It's a gray, cold morning. There was wet snow overnight, the translucent, gray slushy kind that turns to water underfoot. Then to ice. The plow came at 2:30 am. I listened to the repeated concussions of the blade on the driveway, the ensuing long scrape. Men at work. DK was asleep; a cat was pressed against my feet.
When I was a child, I used to pretend my bed was a boat. I was adrift in the night safe in its hold, with a whole host of dolls and stuffed animals. Can I remember them ? There was Ella, the red stuffed elephant. I got him (yes him) when I was one. I still have him: a pathetic rag of a thing. Eyeless, patched, its red velvet worn napless, its back seam splitting. There was Teddy, a large yellow stuffed bear. (I did not waste a lot of imaginative energy on naming my dolls.) I slept with Teddy until adolescence. One day he mysteriously disappeared. Vanished. Poof. I've always suspected my parents of the crime, as they had begun to joke about my eventual sharing of a bed with bear and husband. There was a vinyl boy doll, Mickey. There was Nancy, also vinyl; she was a Campbell's Soup Doll -- 1950's avatar of product tie-in marketing to children. There was Ginette, a yellow haired girl doll. They formed a complex social group whose details I can't remember. Ella was the boss, and was somehow responsible, at midnight every New Year's Eve, for making sure the year changed correctly. I wish I remembered how that worked.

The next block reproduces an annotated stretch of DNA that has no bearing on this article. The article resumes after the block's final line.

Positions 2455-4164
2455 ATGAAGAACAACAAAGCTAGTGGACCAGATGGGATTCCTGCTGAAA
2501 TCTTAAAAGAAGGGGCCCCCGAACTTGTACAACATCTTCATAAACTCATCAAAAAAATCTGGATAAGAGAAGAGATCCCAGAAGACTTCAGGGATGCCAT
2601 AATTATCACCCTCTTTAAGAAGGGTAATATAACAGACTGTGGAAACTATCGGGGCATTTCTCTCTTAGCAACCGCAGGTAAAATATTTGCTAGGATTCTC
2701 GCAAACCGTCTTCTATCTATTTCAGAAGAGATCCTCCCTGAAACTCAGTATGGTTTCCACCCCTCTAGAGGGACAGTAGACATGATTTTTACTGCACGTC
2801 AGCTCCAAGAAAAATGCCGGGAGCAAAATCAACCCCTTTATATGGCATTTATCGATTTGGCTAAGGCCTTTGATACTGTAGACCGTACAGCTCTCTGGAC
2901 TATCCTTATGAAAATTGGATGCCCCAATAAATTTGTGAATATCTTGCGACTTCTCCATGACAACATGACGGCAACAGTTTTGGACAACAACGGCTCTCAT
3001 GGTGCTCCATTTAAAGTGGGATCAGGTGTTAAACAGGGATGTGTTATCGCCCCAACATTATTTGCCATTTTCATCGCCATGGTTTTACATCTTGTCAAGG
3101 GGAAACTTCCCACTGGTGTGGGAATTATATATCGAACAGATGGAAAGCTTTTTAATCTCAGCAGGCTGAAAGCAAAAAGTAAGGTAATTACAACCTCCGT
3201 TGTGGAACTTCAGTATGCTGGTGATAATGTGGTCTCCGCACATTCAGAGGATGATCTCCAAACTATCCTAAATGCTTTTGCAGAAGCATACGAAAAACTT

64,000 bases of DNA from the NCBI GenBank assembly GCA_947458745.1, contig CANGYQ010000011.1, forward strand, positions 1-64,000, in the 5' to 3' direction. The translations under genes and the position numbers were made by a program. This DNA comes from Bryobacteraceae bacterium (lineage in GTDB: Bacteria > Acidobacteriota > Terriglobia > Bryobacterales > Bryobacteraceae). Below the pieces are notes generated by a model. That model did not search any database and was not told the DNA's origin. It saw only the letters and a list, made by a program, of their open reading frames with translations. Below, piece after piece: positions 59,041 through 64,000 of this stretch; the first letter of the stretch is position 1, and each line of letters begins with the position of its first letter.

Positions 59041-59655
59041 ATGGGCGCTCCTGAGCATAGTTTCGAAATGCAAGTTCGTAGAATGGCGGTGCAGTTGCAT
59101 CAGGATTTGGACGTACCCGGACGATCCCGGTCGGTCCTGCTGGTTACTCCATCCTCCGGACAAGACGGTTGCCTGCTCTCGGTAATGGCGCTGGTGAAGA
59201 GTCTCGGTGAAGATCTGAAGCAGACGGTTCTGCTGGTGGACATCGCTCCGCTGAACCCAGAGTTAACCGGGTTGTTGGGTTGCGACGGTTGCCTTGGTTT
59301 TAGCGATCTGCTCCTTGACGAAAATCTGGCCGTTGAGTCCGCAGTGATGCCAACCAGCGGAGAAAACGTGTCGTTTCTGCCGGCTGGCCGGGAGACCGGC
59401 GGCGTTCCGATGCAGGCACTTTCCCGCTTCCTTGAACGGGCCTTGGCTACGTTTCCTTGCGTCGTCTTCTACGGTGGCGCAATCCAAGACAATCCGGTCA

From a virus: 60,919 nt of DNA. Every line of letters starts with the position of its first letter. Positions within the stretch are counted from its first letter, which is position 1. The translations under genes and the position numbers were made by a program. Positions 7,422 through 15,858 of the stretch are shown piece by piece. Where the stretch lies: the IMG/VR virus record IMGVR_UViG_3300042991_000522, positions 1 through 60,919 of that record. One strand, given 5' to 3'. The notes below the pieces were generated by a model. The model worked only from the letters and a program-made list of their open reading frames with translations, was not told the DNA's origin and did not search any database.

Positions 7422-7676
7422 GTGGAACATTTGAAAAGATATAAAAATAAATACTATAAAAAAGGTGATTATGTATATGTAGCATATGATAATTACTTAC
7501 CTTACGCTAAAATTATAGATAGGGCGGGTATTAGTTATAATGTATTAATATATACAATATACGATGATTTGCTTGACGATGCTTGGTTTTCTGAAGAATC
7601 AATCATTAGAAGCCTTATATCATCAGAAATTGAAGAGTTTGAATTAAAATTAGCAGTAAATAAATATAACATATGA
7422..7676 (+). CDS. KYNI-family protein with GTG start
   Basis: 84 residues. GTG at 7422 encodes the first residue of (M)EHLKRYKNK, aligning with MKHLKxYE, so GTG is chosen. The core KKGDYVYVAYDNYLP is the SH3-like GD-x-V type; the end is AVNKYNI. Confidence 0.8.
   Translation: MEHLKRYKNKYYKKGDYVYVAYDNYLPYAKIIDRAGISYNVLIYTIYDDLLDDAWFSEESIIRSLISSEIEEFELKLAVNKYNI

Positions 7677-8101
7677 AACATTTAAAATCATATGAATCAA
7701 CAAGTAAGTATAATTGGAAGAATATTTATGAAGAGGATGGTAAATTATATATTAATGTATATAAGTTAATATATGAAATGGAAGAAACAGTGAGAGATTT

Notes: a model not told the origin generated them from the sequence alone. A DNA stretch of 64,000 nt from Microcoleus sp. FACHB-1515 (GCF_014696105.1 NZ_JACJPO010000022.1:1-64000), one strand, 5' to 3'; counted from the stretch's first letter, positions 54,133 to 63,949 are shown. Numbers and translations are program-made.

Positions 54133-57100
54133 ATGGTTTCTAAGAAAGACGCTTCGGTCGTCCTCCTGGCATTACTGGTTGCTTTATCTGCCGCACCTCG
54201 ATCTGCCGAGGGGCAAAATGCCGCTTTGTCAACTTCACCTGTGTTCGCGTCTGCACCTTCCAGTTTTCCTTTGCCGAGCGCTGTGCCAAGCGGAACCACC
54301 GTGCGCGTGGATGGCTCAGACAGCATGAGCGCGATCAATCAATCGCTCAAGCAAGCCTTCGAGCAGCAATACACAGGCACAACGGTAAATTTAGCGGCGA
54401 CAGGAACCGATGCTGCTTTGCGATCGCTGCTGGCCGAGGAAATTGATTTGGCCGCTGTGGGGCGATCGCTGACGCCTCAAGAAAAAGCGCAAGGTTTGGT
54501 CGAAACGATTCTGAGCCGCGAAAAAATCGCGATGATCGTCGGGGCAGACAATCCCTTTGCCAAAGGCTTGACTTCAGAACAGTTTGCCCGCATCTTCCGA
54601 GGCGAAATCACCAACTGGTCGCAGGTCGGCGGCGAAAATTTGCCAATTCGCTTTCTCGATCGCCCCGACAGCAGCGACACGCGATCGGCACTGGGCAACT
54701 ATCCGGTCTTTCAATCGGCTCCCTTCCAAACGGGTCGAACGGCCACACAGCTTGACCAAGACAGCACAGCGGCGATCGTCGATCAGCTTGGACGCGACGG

I still can't sleep properly without hugging a small pillow.
One doll I had who was not a member of that night boat crew was Poor Pitiful Pearl. She was a girl doll with bangs (like me) and a tattered, patched blue dress and black stockings. And a kerchief. I always assumed that I was given the doll as a secret, ironic adult joke. Poor Pitiful Paula. Nostalgia items, both of us. Dance with the dolly with the hole in her stockings.
In John Cheever's Falconer the prison doctor had holes in his socks.
As do I, from time to time.
My Bubbi took the skill at using a darning egg to the grave with her. I mend socks like I would a laceration. She taught me a fabulous way to patch the knees of blue jeans. In recent years I have grown lazy. Used iron-ons. Which fall-off. Devolution, dears.
Pincushion, darning egg, beeswax.
Email, Ipod, Cell Phone.
Now it's bright and cold and windy. Twice I've had to go out and retrieve trash cans skidding acress the drive.
I got a letter, today, from Moscow, from a 23 year old man with the same unusual last name as mine, looking for information on his ancestry. I was pleased and excited; he'd found me on the internet -- I've a digital trail of poems, and one has my home address on it.
I called my father, who was intrigued, but suspicious.
I have a rare and beautiful last name. Last night, during the credits of Kieslowski's Decalogue I decided that I should have some kind of Deeply Euro first name to go with it. I was drooling over the Polish names: Miroslava, Ewa, Graznya, Halina. Or, even better: Wojchiech, Witold, Zbiegnew. There's a bit of the transvestite in me. Bubbi would find that scandalous. She found my brother's shoulder lenghth late 60's hair scandalous. She said, once, famously: you look like a gorilla.
Poor pitiful Paula and the Gorilla. Teddy -- return from your grave at the Andover Dump and avenge us !